The average American throws away about 4.5 pounds of garbage every day. If you purchase large trash bags that can be filled with a little over 40 pounds of garbage, then you should only be placing one garbage bag by the road for collection each week. However, if you commonly throw out two or three bags full of waste, then you should start evaluating how much garbage you create. If you typically throw out a lot of food, then this type of waste is easy to reduce.
Donate To Charity
If you find yourself throwing out expired vegetables and fruits and leftovers that were never eaten, then you should consider donating uneaten food to charity before it goes bad. According to the Mayo Clinic, leftovers are good for a total of three or four days. Most fruits and vegetables are going to last five to seven days. Go through your refrigerator at least once a week. Identify the foods that you plan on eating within the next few days. Also, find the leftovers and fresh foods that will expire that day or the next that you do not intend on eating.
Once you have found the foods that are still good for a few days, but that you will not eat, gather them in a cooler. Locate a food recovery program in your area. Food recovery organizations take foods from businesses and individuals that is not going to be consumed. The food is then served to individuals in need. Similar food programs are available to feed animals, like local livestock, if you have vegetables and grains that you do not want. Your local food bank is a great place to donate unwanted and unspoiled food as well.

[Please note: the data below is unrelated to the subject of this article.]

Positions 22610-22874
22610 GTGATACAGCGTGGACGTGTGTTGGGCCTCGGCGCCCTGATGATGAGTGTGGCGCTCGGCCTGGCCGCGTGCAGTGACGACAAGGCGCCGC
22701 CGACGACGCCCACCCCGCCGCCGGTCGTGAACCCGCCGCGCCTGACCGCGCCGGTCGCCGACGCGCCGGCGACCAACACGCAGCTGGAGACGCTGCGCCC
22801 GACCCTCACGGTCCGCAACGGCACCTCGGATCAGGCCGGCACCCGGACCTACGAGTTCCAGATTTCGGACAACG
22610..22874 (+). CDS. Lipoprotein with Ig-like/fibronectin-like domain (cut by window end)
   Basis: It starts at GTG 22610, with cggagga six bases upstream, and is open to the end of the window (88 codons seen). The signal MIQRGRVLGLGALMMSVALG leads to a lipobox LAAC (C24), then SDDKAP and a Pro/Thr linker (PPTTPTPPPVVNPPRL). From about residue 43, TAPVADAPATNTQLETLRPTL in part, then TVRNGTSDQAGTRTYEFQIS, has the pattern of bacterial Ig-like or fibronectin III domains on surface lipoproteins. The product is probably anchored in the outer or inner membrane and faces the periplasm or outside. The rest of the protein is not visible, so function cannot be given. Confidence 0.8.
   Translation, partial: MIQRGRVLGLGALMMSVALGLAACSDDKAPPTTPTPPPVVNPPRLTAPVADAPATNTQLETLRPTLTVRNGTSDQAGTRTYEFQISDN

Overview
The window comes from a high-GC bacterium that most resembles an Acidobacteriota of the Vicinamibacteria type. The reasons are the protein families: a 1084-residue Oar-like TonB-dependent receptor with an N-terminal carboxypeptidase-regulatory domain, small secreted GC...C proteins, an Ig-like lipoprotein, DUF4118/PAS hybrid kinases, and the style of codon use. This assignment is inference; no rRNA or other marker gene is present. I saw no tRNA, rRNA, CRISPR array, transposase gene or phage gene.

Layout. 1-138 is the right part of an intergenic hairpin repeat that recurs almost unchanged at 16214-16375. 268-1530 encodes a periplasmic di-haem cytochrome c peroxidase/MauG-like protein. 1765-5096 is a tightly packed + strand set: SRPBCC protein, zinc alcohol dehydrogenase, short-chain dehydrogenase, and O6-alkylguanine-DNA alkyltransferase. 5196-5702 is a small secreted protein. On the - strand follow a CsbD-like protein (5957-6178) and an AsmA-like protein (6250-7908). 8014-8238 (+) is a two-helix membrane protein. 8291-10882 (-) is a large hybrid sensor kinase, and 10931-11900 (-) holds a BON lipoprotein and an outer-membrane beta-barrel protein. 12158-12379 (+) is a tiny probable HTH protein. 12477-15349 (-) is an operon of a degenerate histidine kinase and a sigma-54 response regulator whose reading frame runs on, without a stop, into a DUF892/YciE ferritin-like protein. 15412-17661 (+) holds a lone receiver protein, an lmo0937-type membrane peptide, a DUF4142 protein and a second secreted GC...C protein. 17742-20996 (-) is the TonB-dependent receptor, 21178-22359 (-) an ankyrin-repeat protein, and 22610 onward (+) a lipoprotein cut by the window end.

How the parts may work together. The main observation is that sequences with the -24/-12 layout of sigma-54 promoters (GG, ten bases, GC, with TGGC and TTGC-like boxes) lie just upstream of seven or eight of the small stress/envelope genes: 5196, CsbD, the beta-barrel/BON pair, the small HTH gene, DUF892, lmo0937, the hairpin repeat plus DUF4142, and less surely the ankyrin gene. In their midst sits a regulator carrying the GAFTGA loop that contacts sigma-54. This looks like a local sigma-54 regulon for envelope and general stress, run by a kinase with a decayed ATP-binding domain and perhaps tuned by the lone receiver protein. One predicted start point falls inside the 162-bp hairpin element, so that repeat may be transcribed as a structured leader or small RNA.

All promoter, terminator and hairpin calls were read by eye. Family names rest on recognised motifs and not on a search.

Start A Compost Bin
If you are not good about identifying foods that you will not eat before they go bad, then the food can still be utilized successfully. Creating a compost bin is one of the best uses for food that have recently gone bad. Once the food has degraded into a compost mixture, it can be spread around plants, bushes, and treats so the greenery can absorb the nutrients from the food.
An outdoor compost pile is the easiest to build, so place a layer of hay, straw, newspaper, or corn stalks on a clear part of your property. Add layers of vegetables, fruits, and other organic materials. Place thin layers of soil in between the organic wastes, and use a shovel or a pitchfork to mix or turn the compost about once a week. When the compost looks black and crumbly, then it will be ready to use as fertilizer.